Judaism and feminism have always been significant parts of my identity; I was born into them. From my father I inherited thick, curly hair and a nose that’s a little extra lumpy; and from my hometown, New York City, an appreciation for bagels with schmear, and for obnoxious Brooklyn accents littered with “schelps” and “oy veys.”
From my mother, I inherited an understanding of gender equality, the wage gap, sexual harassment and knowledge about feminist leaders such as Gloria Steinem. Before I was truly acquainted with the word, I was a feminist. While I’ve always been unquestionably both Jewish and feminist, it never occurred to me that there was a place for feminism within Judaism, or that there needed to be.
I began questioning the concept of G-d at a young age. And, largely due to the outdated notion of G-d as the “old man in the sky” I was never explicitly taught but somehow was able to picture, I ignored the parts of Judaism I found dubious. Over time I developed my own version of G-d—who was inherently feminist—but this wasn’t a defining feature.
And so, throughout my elementary and middle school years, I dutifully attended Hebrew School, and I also read We Should All Be Feminists. I proudly fasted during Yom Kippur, competing with my Jewish friends about what age we started fasting, while truly understanding the importance of equal pay for equal work through my mother—the sole breadwinner for my family. The closest contact that Judaism and feminism ever had was when it was time for the silent prayer at Hebrew school, and I would pray to a construct of G-d that my dad would get a job because I knew a working man would make more money than a working woman.
When I was in seventh grade, and preparing for my bat mitzvah, I read a summary of my Torah portion, Vayeitzei, for the first time. In Vayeitzei, Jacob, one of Judaism’s forefathers, and Laban, father to two of our foremothers, Rachel and Leah, both grossly mistreat the women in their lives. In short, Laban forced his daughters to marry Jacob, in exchange for Jacob working for him for fourteen years. Initially, Jacob was supposed to marry Rachel, but Laban tricked Jacob into marrying Leah first, thus forcing him to work longer before he could marry Rachel, his first choice. Once married, Leah is blessed by G-d with fertility, while Rachel is not. Rachel gives her maid, Bilhah, to Jacob for him to impregnate, and Leah does the same with her maid, Zilpah, in a strange competition.
When I read this summary I was appalled by how Rachel and Leah were regarded as no more than currency by their father. And, Bilhah and Zilpah, sometimes thought to be two half-sisters of Rachel and Leah, were forced into bearing Jacob’s children. I found the half-sister narrative, as it’s laid out in the Torah, reminiscent of fairytale villains—making Rachel and Leah seem like the evil ones.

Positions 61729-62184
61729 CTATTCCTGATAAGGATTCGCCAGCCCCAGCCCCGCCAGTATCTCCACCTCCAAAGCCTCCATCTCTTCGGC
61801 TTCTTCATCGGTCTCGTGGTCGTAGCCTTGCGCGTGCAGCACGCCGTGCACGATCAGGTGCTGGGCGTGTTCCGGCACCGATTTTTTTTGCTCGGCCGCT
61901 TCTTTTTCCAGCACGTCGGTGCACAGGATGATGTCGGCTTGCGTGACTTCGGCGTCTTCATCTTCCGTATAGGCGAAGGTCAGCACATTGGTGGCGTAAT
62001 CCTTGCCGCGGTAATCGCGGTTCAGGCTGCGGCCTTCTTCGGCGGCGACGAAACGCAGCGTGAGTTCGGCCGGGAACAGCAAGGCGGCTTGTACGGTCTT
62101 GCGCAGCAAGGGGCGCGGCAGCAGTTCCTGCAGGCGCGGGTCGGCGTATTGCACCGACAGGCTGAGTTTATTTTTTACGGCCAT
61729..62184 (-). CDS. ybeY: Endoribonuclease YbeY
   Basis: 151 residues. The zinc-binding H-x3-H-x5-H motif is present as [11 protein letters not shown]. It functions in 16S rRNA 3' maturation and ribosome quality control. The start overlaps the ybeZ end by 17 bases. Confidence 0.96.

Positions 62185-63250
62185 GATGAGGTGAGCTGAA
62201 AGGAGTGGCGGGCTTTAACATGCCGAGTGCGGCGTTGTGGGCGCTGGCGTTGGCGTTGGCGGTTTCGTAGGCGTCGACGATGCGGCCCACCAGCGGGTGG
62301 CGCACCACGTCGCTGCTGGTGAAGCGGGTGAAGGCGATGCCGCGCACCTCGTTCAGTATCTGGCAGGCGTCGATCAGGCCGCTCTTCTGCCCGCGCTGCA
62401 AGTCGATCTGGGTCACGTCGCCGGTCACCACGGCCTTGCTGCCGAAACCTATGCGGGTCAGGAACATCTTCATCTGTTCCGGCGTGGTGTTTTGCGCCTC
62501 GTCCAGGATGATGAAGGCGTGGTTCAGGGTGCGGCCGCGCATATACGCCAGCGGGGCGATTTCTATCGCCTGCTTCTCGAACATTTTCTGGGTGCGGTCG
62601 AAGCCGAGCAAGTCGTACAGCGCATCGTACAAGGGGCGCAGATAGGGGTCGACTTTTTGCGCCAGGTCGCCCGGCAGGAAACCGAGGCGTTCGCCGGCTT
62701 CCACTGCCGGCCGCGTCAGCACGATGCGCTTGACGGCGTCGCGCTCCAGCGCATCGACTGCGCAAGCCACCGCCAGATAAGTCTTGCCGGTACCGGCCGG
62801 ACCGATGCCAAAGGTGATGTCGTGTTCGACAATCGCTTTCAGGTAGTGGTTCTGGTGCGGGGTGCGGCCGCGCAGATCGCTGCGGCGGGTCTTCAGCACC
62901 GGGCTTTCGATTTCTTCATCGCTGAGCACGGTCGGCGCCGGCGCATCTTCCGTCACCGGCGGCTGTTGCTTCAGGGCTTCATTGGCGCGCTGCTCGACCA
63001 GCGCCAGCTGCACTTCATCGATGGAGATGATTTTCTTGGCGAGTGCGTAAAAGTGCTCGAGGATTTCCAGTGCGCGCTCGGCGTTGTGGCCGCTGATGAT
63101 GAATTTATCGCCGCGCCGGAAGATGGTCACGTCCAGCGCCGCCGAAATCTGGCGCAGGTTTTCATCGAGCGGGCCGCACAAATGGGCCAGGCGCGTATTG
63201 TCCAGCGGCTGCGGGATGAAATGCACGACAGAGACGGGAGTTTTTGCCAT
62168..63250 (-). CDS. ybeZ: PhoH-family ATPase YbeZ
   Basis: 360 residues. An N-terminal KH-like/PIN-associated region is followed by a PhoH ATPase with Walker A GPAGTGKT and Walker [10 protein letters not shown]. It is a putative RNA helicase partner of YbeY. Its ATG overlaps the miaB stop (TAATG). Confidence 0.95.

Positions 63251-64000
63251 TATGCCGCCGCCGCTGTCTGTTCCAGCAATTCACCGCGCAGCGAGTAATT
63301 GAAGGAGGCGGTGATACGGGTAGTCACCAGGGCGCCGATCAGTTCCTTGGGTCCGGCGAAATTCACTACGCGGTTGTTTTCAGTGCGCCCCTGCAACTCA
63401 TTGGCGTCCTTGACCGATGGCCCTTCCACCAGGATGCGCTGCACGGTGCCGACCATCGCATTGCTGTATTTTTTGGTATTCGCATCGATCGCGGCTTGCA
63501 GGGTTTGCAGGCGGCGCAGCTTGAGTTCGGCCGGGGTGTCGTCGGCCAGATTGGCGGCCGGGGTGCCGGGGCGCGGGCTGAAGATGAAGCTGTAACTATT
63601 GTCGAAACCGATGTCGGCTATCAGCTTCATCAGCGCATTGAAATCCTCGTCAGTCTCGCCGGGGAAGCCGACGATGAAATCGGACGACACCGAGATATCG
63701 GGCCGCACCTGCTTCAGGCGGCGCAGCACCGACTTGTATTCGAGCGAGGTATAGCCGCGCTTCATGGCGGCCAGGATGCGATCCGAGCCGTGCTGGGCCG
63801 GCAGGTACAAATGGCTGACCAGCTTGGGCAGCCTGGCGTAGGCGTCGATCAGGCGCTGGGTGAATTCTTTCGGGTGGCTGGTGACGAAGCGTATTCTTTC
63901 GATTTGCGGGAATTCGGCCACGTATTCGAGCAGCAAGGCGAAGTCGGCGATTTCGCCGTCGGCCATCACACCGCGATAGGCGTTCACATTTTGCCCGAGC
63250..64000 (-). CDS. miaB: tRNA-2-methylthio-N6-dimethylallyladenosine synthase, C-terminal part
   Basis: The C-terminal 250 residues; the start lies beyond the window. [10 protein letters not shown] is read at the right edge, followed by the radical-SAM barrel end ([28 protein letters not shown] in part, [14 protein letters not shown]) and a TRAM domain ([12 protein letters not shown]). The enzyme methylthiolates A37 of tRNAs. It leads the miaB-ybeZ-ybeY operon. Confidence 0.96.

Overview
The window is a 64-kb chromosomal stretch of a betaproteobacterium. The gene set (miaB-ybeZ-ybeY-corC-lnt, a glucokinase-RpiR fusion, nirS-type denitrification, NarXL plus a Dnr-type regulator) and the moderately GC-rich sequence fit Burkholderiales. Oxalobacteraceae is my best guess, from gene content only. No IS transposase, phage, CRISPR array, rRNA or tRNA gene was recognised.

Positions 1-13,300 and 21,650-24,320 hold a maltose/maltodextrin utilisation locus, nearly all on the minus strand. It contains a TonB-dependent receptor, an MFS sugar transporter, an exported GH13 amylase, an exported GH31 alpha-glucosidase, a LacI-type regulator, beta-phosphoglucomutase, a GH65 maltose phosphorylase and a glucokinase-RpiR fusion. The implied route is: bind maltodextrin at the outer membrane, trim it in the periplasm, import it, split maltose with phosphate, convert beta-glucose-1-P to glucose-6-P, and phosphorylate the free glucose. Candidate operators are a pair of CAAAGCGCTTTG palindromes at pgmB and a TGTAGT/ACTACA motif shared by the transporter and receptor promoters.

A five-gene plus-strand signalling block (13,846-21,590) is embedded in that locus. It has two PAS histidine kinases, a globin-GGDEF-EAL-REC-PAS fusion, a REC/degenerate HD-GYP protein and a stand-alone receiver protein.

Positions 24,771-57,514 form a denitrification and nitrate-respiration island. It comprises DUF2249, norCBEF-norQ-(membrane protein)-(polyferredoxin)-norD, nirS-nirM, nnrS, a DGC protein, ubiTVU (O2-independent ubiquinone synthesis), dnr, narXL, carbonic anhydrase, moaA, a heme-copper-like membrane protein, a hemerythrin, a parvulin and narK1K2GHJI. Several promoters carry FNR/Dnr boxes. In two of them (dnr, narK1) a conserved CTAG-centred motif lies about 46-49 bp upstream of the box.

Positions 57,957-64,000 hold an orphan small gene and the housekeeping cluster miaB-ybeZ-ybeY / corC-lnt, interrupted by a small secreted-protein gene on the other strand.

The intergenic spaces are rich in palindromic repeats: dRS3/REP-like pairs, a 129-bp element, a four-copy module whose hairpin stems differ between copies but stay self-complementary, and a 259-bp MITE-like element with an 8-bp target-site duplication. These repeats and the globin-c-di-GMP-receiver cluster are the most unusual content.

While the text leads us to believe that Rachel and Leah simply “gave” their handmaidens to Jacob in an act of villainy, their actions were only products of their identity and place within an ancient patriarchal society as women. Their only value and currency were as wives and mothers, and they had almost no agency, so their actions in this story reflect that sad truth. It is the men in this story who are responsible for the gross mistreatment of women.
The very idea that I would have to proudly chant and accept this story, this version of Judaism that so obviously conflicted with my feminist sensibility, forced me to question my Jewish identity in a very real way, and for the first time. I was learning to chant Torah and Haftorah and the many prayers I would be leading while questioning the values of Judaism in an attempt to assess whether I wanted to become a Jewish adult. It was only through writing my d’var torah as a spoken word piece about this Grimm fairytale/nightmare sequence in our Torah, I finally began to understand the complex relationship between Judaism and feminism in my own life.
While I didn’t suddenly become some sort of expert on the intersection of Judaism and feminism after my bat mitzvah, recognizing that there was a relationship between two of the tenets of my identity was an important start. Since then, I’ve tried to make a conscious effort to bring feminism into my Judaism, mostly through questioning the validity of outdated Torah portions or simply becoming more aware of the flawed nature of specific aspects of Judaism.
I’ve also realized the importance of applying a feminist lens to all the different aspects of my life, even if there doesn’t seem to be space for feminism. I’ve only begun to examine the intersection of Judaism and feminism in my own life, but feminism has already become rooted in my Jewish identity, and as I continue to grow and learn, my understanding can only deepen further.
Mirabel Sandler is a junior at Hunter College High School in Manhattan.